Capacity: the maximum amount something can contain.
In order to teach my students this term, I purchased four new sensory tubs from Amazon.com. I must have grabbed them on sale because I told my co-worker about them and the price was ten dollars more expensive the next day. I snagged four for $43.00 which was about ten dollars for each bin! I was beyond excited.
Here is the link if you want to watch it in case it goes down again! http://amzn.to/1S4f251
To teach my students about capacity we explored filling containers with a variety of materials.
The first station included recycled containers, measuring cups, a scale, and rice.
The second station was my sensory table that was filled with water . I added our plastic three dimensional shapes, mason jars, and pitchers.
The third station included a sensory bin filled with water, sphere ice cubes, and a scale.
To being the exploration time, I explained the definition of capacity (the maximum amount something can contain) and told them their task was to find out how much each container at their station could hold. They quickly got to work filling containers and trying to determine which one held the most. Some students then suggested using the scale to see which container held the most. They stayed at each station for about ten minutes and then had to set it back up for the next group. With each rotation, more and more observations and discoveries were made.
This was a great way to build schema and get the ball rolling.
The next day, I filled two containers with water. (I wish I took a picture!) One was tall and skinny and the other was short and wide. I colored the water in the tall and skinny jar blue and the water from the short jar yellow. I then asked my students which container they thought would hold the most amount of water. This produced a REALLY great discussion. Some students were CERTAIN that the tall skinny jar would hold the most. While others believed that the wider jar would hold more.
I then took out two identical mason jars and poured the blue water into one and the yellow water into the second. To the surprise of MANY students, the short wide jar held more water than the tall jar!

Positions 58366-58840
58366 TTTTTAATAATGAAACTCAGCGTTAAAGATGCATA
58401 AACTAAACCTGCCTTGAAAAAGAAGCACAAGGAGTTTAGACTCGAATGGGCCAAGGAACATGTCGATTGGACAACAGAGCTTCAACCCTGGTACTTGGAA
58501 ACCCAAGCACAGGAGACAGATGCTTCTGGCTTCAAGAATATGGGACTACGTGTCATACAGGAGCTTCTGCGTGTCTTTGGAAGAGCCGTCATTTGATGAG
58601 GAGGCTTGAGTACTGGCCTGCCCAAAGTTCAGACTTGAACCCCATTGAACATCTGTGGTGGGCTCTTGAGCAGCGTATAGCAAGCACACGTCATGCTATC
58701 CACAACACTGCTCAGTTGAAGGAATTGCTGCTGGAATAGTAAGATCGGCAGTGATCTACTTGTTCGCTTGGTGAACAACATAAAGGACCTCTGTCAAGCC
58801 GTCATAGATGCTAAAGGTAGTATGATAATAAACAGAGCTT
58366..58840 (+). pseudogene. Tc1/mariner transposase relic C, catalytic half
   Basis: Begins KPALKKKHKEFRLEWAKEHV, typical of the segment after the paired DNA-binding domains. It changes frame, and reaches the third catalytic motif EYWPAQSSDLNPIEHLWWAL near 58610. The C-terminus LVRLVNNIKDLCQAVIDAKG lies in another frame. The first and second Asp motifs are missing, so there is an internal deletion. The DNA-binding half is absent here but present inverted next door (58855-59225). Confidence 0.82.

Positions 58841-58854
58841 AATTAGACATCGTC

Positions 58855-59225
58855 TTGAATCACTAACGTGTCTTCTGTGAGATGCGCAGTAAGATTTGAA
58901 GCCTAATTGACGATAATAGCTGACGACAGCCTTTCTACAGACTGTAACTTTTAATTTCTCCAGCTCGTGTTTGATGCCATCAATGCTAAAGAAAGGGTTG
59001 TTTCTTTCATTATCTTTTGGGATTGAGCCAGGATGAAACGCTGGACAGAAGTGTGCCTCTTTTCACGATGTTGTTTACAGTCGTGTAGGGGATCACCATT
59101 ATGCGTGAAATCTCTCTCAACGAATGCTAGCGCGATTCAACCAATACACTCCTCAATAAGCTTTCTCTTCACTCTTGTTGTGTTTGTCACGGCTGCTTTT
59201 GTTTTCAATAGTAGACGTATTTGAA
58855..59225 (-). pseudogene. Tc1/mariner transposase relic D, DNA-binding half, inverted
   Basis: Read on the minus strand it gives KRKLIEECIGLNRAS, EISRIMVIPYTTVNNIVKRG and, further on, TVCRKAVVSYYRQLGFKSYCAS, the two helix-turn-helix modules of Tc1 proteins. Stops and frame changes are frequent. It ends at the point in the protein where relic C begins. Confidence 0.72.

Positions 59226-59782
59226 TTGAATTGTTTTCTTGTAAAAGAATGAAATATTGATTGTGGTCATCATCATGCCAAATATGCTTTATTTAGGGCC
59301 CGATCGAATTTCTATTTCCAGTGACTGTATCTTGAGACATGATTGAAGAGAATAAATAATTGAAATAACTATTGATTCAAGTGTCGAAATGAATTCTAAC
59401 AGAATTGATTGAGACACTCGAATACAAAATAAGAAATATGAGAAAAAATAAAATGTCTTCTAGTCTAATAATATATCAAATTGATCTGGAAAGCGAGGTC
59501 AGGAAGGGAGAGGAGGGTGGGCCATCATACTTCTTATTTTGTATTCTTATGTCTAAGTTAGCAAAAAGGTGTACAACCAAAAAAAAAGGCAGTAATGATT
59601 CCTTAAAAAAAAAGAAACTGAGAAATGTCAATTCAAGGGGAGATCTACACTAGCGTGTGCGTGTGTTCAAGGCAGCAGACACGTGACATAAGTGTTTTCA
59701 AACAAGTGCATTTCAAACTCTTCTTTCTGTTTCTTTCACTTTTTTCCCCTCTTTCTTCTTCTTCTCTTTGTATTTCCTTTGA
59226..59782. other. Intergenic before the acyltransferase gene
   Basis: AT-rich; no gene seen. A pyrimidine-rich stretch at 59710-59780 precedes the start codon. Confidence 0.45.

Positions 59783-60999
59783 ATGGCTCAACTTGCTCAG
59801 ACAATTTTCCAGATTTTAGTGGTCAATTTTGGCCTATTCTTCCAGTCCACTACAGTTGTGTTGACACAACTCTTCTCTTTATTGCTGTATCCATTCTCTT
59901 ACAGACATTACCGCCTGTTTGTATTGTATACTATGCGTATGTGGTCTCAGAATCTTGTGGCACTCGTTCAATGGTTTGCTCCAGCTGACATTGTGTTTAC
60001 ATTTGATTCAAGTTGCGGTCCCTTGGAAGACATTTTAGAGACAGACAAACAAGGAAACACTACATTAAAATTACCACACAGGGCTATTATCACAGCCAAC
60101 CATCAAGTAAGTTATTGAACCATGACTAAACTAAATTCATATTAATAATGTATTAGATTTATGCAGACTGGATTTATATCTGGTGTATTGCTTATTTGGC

We then completed one last experiment. For this one, I set out three muffin pans, a pitcher of water, and waterbeads. At first I filled up one section from the first muffin tin FULL of water beads. We talked about how I was filling the section to capacity.
In the second muffin tin, I filled one section half way with waterbeads.
In the third muffin tin, I filled one section with just a few waterbeads.
I then had my students fill up each section with beads with water. I reminded them that capacity was the MAXIMUM amount that the section could hold so they could not overflow the section. I then set the sensory tub to the side and asked my students which waterbeads they thought would get the BIGGEST. They were convinced that the first muffin tin would produce the biggest beads. However, after about 15 minutes, they began to notice something astounding. The muffin tin that had the LEAST amount of waterbeads was producing the LARGEST beads! I asked them why this happened and they responded with,
“The waterbeads (in the third muffin tin) were beginning to fill to capacity!”
“These (the waterbeads in the first muffin tin) don’t have enough water! They need more space!”
With that, my students asked if we could take beads from the first section and divide them in the different sections.
They carefully worked together to divide the beads and then asked if they could fill each section to capacity with water.
Throughout the morning, the beads got bigger and bigger and my students could not help but talk about capacity. By exploration centers, all the beads had ‘filled to capacity’ and were ready to play with!
We had a blast with these activities and I even had a parent text me saying her daughters went home and “played capacity” in their sandbox after school that week! Things like that make me SO happy! 🙂
I hope that you are having a great week!